The number of directional changes alters the physiological, perceptual and neuromuscular responses of netball players during intermittent shuttle running

Hdl Handle:
http://hdl.handle.net/10034/552347
Title:
The number of directional changes alters the physiological, perceptual and neuromuscular responses of netball players during intermittent shuttle running
Authors:
Ashton, Ruth; Twist, Craig
Abstract:
This study investigated whether an increased number of changes in direction altered the metabolic, cardiovascular, perceptual and neuromuscular responses to intermittent shuttle running. Using a randomized crossover design, ten female netball players completed 30 min of intermittent shuttle running over a 10 m (ISR10) and 20 m (ISR20) linear course. Measures of expired air, heart rate (HR), RPE, blood lactate concentration ([BLa]) and peak torque of knee extensors and flexors were measured. Differences (% ± 90% CL) in VO2 (1.5 ± 5.6%) was unclear between conditions, while HR was possibly higher (1.5 ± 2.5%) and [BLa] very likely lower in ISR20 compared to ISR10 (-32.7 ± 9.9%). RPE was likely lower in the ISR20 compared to the ISR10 condition at 15 (-5.0 ± 5.0%) and mosly likely lower at 30 min (-9.4 ± 2.0%). Sprint times over 20 m were likely slower during ISR20 at mid (3.9 ± 3.2%) but unclear post (2.1 ± 5.4%). Changes in muscle function were not different between ISR10 and ISR20 conditions for knee extension (-0.2 ± 0.9%) but were likely different for knee flexion (-5.7 ± 4.9%). More directional changes during shuttle running increases the physiological and perceptual load on female athletes that also causes a greater reductions in knee extensor torque. These findings have implications for the effective conditioning and injury prevention of female team sport athletes.
Affiliation:
University of Chester
Citation:
Ashton, R. & Twist, C. (2015). The number of directional changes alters the physiological, perceptual and neuromuscular responses of netball players during intermittent shuttle running. Journal of Strength and Conditioning Research, 29(10), 2731-2737. DOI: 10.1519/JSC.0000000000000933
Publisher:
Lippincott, Williams & Wilkins
Journal:
Journal of Strength and Conditioning Research
Publication Date:
11-Mar-2015
URI:
http://hdl.handle.net/10034/552347
DOI:
10.1519/JSC.0000000000000933
Additional Links:
http://journals.lww.com/nsca-jscr/pages/default.aspx; http://content.wkhealth.com/linkback/openurl?sid=WKPTLP:landingpage&an=00124278-900000000-96974
Type:
Article
Language:
en
Description:
This is a non-final version of an article published in final form in Journal of Strength and Conditioning Research, Vol 29, issue 10, October 2015.
ISSN:
1064-8011
EISSN:
1533-4287
Appears in Collections:
Sport and Exercise Sciences

Full metadata record

DC FieldValue Language
dc.contributor.authorAshton, Ruthen
dc.contributor.authorTwist, Craigen
dc.date.accessioned2015-05-06T09:51:21Zen
dc.date.available2015-05-06T09:51:21Zen
dc.date.issued2015-03-11en
dc.identifier.citationAshton, R. & Twist, C. (2015). The number of directional changes alters the physiological, perceptual and neuromuscular responses of netball players during intermittent shuttle running. Journal of Strength and Conditioning Research, 29(10), 2731-2737. DOI: 10.1519/JSC.0000000000000933en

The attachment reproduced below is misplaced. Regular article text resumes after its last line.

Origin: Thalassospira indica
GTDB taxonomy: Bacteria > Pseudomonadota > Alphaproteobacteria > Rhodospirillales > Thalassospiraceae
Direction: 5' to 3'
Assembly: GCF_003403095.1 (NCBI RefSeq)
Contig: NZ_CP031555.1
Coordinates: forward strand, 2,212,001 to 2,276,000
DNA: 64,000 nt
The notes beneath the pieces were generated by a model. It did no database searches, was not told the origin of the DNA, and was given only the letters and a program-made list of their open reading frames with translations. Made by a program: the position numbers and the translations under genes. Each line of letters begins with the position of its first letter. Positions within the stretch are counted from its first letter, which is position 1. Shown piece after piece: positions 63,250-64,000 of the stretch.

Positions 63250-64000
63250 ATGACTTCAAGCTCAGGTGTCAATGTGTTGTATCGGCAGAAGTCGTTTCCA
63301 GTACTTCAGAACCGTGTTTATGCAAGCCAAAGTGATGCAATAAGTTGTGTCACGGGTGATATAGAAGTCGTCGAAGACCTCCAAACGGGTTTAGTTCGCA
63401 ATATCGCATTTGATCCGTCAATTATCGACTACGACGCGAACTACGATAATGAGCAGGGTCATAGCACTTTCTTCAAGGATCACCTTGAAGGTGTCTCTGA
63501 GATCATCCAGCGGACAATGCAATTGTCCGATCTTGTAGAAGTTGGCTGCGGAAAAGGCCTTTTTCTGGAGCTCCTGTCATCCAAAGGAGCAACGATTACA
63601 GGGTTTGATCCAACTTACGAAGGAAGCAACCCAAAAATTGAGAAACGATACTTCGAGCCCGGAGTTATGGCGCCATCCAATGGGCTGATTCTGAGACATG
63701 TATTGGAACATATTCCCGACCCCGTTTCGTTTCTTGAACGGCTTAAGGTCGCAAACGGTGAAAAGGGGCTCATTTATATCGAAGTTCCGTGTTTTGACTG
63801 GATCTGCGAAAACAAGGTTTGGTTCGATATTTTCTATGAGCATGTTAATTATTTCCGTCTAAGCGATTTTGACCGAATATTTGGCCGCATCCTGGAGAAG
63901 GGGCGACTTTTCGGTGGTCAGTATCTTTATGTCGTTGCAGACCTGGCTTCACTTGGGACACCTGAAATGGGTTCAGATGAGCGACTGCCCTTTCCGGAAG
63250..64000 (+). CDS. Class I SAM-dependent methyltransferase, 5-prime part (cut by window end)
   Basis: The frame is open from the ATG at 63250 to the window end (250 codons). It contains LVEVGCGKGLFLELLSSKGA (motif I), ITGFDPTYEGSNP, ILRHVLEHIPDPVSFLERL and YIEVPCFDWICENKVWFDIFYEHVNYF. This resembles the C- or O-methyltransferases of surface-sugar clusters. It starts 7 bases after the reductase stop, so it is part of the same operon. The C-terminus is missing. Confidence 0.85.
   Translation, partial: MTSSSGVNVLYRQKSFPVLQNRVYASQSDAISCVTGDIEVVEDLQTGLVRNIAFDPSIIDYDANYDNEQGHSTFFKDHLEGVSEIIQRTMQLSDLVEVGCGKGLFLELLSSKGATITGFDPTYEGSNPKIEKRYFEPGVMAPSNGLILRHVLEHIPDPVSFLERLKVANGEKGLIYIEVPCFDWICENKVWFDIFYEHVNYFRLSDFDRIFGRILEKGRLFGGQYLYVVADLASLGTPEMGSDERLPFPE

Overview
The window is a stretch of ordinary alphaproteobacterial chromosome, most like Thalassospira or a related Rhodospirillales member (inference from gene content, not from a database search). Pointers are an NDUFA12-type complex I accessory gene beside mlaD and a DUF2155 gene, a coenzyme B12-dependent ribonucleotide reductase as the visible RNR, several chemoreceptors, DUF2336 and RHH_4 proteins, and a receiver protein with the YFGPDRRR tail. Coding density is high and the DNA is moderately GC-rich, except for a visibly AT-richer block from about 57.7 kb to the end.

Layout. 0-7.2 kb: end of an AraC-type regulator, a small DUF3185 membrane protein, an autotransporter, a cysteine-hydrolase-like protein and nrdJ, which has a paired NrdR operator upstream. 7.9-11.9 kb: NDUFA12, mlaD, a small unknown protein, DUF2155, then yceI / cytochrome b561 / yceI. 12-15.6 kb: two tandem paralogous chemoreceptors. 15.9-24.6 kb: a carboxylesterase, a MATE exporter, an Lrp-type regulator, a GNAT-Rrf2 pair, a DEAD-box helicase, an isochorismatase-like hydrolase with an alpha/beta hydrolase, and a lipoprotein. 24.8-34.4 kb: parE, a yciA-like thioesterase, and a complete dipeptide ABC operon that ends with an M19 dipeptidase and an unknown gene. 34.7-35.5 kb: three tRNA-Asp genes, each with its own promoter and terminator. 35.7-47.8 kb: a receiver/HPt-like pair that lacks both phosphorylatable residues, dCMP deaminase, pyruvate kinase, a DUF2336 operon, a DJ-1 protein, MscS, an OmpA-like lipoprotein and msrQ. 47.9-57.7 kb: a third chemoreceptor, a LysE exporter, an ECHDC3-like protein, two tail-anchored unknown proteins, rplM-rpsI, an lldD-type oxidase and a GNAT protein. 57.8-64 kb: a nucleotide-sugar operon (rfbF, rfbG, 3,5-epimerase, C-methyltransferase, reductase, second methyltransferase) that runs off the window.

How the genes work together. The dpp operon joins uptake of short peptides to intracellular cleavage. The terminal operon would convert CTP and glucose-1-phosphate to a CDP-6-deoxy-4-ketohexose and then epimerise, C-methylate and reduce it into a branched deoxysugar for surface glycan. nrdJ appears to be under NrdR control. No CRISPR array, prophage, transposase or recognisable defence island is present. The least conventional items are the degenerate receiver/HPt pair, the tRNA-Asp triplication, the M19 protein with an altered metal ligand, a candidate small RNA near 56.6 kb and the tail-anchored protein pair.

dc.identifier.issn1064-8011en
dc.identifier.doi10.1519/JSC.0000000000000933en
dc.identifier.urihttp://hdl.handle.net/10034/552347en
dc.descriptionThis is a non-final version of an article published in final form in Journal of Strength and Conditioning Research, Vol 29, issue 10, October 2015.en
dc.description.abstractThis study investigated whether an increased number of changes in direction altered the metabolic, cardiovascular, perceptual and neuromuscular responses to intermittent shuttle running. Using a randomized crossover design, ten female netball players completed 30 min of intermittent shuttle running over a 10 m (ISR10) and 20 m (ISR20) linear course. Measures of expired air, heart rate (HR), RPE, blood lactate concentration ([BLa]) and peak torque of knee extensors and flexors were measured. Differences (% ± 90% CL) in VO2 (1.5 ± 5.6%) was unclear between conditions, while HR was possibly higher (1.5 ± 2.5%) and [BLa] very likely lower in ISR20 compared to ISR10 (-32.7 ± 9.9%). RPE was likely lower in the ISR20 compared to the ISR10 condition at 15 (-5.0 ± 5.0%) and mosly likely lower at 30 min (-9.4 ± 2.0%). Sprint times over 20 m were likely slower during ISR20 at mid (3.9 ± 3.2%) but unclear post (2.1 ± 5.4%). Changes in muscle function were not different between ISR10 and ISR20 conditions for knee extension (-0.2 ± 0.9%) but were likely different for knee flexion (-5.7 ± 4.9%). More directional changes during shuttle running increases the physiological and perceptual load on female athletes that also causes a greater reductions in knee extensor torque. These findings have implications for the effective conditioning and injury prevention of female team sport athletes.en
dc.language.isoenen
dc.publisherLippincott, Williams & Wilkinsen
dc.relation.urlhttp://journals.lww.com/nsca-jscr/pages/default.aspxen
dc.relation.urlhttp://content.wkhealth.com/linkback/openurl?sid=WKPTLP:landingpage&an=00124278-900000000-96974en
dc.rightsArchived with thanks to Journal of Strength and Conditioning Researchen
dc.subjectfemaleen
dc.subjectchange of directionen
dc.subjectfatigueen
dc.subjecteffort perceptionen
dc.subjectinjuryen
dc.titleThe number of directional changes alters the physiological, perceptual and neuromuscular responses of netball players during intermittent shuttle runningen
dc.typeArticleen
dc.identifier.eissn1533-4287en
dc.contributor.departmentUniversity of Chesteren
dc.identifier.journalJournal of Strength and Conditioning Researchen
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